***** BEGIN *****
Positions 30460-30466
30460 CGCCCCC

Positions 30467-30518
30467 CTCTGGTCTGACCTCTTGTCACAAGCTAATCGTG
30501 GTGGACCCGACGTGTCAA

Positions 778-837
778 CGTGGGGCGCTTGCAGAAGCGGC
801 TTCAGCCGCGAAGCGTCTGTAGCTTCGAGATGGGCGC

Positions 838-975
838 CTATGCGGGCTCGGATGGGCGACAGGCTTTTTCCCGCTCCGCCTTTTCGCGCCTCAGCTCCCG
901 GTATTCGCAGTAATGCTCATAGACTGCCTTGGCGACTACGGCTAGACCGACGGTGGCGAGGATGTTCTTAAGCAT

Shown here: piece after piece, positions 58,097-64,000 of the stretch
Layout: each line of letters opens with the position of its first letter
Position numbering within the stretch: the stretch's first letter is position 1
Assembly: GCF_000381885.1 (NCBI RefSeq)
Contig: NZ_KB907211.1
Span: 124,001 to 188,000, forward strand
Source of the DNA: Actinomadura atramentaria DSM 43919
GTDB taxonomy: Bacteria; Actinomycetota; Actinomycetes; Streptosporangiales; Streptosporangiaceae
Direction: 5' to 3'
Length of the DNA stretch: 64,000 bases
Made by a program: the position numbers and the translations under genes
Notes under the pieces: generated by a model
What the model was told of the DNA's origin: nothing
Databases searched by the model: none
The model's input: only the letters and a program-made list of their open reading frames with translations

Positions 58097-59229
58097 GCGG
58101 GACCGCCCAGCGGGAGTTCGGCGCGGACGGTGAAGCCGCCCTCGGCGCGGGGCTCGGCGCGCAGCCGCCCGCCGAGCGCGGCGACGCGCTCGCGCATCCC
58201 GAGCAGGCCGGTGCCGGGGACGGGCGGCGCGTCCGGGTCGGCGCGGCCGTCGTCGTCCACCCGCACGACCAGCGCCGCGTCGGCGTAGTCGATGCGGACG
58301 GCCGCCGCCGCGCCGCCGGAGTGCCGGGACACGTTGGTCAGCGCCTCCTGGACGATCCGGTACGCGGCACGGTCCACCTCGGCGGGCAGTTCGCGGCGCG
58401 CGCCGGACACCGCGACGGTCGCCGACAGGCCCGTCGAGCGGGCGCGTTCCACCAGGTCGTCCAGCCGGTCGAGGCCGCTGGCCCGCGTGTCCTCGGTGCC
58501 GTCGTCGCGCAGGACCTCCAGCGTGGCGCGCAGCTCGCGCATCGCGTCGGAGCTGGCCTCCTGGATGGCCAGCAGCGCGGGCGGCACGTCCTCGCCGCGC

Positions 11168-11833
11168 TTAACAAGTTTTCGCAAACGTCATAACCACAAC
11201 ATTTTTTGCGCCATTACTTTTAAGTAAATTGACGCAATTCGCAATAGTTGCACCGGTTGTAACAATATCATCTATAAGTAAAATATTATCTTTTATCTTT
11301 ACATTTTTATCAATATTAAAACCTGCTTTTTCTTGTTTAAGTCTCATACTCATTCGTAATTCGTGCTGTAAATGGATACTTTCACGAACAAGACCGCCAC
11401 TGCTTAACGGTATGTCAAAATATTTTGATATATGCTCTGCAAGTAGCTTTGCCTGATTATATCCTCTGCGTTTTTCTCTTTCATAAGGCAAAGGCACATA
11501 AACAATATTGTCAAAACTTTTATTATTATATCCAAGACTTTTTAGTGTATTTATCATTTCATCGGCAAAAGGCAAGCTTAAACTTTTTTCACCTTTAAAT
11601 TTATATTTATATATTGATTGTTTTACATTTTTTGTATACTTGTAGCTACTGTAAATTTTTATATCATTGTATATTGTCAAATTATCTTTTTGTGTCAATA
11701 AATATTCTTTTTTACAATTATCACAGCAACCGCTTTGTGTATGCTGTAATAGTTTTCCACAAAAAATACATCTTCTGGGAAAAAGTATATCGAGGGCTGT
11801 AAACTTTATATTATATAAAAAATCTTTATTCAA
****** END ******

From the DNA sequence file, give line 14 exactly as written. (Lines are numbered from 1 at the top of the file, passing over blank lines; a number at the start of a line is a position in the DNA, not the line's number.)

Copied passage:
Position numbering within the stretch: the stretch's first letter is position 1